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WWII Vet Returns To Grateful Czech People

BLOOMINGTON, Minn. (WCCO) -- Photographs will fade over time, but Richard Pieper's memories of his service are crystal clear.

For the World War II soldier, bullets, bombs and bodies are impossible to forget.

At the tender age of 19, Pieper was shipped off to Europe. He was attached to the 97th infantry, tasked with guarding captured German soldiers in Czechoslovakia.

That's where he developed a close and deep attachment to the Czech people.

Explains the 95-year-old Pieper: "It just always feels good to be with those people - I can't describe how I feel about them."

Richard Piper
Richard Piper (credit: CBS)

But there's no question how the people of Pilsen, in the Czech Republic, feel about American GI's.

It's on clear and prominent display in each Liberation Day in early May. The annual event pays commemoration to the Allies' victory in Europe, on May 8, 1945.

People crowd along the streets of Pilsen to watch a reenactment of the American soldiers convoy of liberty, moving through the city.

But sadly, the reality is that America's WWII vets are disappearing at a rapid rate. Where there once were hundreds of GI's attending VE Day parades, like that in Pilsen, this year's festivities will see just a handful.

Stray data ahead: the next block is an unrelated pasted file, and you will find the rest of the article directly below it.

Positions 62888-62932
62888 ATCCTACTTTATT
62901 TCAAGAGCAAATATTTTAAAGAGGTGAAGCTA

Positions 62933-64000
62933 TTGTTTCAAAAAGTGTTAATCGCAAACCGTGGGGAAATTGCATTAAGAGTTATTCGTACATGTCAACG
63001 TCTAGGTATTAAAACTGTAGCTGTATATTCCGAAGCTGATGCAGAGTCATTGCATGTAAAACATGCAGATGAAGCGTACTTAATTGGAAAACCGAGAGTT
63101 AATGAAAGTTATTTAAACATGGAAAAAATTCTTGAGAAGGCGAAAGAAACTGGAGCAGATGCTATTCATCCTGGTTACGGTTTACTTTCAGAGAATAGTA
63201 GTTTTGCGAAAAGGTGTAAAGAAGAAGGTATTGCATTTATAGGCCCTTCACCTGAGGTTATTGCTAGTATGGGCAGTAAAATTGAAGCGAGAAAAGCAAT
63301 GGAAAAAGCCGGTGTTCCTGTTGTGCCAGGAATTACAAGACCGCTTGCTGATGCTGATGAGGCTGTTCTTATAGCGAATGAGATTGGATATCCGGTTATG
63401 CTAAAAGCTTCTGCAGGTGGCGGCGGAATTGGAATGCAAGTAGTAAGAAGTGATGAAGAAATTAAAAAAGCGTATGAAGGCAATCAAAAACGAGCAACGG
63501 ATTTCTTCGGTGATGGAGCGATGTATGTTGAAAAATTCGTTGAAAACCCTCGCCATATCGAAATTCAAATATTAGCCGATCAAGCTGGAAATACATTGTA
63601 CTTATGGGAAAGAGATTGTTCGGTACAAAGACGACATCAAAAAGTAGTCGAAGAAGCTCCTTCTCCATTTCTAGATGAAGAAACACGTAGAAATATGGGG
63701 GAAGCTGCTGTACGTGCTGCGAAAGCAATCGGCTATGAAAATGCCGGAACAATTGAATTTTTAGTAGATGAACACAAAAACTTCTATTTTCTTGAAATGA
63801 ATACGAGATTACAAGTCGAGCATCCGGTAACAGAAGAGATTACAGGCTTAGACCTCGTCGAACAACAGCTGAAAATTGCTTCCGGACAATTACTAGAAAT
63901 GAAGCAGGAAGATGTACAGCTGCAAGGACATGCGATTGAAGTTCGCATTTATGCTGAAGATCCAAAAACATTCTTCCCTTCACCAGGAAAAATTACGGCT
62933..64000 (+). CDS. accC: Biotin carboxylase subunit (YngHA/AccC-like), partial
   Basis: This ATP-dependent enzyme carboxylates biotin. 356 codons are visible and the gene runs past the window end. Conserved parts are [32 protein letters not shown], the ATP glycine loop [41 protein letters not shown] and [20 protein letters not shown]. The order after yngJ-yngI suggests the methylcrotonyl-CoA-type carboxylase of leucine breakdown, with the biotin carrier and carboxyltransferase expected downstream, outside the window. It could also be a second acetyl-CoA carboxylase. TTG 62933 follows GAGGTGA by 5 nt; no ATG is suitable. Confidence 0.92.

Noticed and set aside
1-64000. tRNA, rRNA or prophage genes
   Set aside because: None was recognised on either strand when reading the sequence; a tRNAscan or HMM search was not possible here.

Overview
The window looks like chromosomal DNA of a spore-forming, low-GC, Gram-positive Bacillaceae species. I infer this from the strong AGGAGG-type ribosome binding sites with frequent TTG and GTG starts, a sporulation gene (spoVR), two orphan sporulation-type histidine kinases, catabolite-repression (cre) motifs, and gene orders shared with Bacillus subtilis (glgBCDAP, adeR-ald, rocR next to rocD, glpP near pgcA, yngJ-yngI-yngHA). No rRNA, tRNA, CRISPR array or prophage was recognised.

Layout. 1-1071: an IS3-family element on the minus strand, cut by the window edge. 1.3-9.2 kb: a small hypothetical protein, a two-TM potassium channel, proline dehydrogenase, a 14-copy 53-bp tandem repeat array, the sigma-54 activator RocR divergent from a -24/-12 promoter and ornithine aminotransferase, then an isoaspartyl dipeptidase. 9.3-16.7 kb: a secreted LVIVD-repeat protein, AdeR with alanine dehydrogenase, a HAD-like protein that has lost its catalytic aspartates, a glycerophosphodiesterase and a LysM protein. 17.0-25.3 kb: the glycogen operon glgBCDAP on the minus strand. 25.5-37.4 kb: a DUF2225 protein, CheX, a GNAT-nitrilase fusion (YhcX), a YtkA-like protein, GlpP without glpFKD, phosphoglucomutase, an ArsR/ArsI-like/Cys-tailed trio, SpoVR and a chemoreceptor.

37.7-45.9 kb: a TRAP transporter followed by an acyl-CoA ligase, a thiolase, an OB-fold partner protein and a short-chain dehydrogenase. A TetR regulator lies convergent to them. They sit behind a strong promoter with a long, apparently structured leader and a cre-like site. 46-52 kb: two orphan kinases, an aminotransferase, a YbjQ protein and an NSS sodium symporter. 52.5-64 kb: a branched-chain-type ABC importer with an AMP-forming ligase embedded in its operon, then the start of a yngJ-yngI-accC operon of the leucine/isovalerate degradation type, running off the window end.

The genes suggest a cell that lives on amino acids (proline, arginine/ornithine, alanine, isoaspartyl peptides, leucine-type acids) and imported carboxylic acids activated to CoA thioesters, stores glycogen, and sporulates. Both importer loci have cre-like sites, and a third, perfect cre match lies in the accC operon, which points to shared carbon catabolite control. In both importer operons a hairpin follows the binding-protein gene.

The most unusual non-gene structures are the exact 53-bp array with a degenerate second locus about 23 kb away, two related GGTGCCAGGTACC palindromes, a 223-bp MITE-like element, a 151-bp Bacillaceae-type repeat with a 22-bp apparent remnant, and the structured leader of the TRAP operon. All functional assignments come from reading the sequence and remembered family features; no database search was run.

Pieper will be one of two from Minnesota attending, out of a group of seven from the U.S.

"They're like rock stars - literally rock stars," exclaims Pieper's daughter, Christina Bigelow who will accompany her father.

While the numbers of GIs in attendance continues to dwindle, the medals, honors and constant attention are no match for the pure gratitude of Pilsen's citizens.

"To see the people that were there when these young men liberated them, to now come back and thank them personally, is one of the most moving pieces of this," Bigelow said.

The days of events marking the 74th anniversary will include not only the parade, but dances, dinners and educational programs for the local schoolchildren. Each one is designed to thank aging American soldiers for their sacrifices from so long ago.

When asked if he feels the gratitude, Pieper explained: "One time a guy hug me for so long I thought he was a pick pocket."

With a chuckle and a smile, Pieper understands the Czech citizen's gratitude beyond any words.

He simply adds, "they just won't forget what happened."

None of us should.

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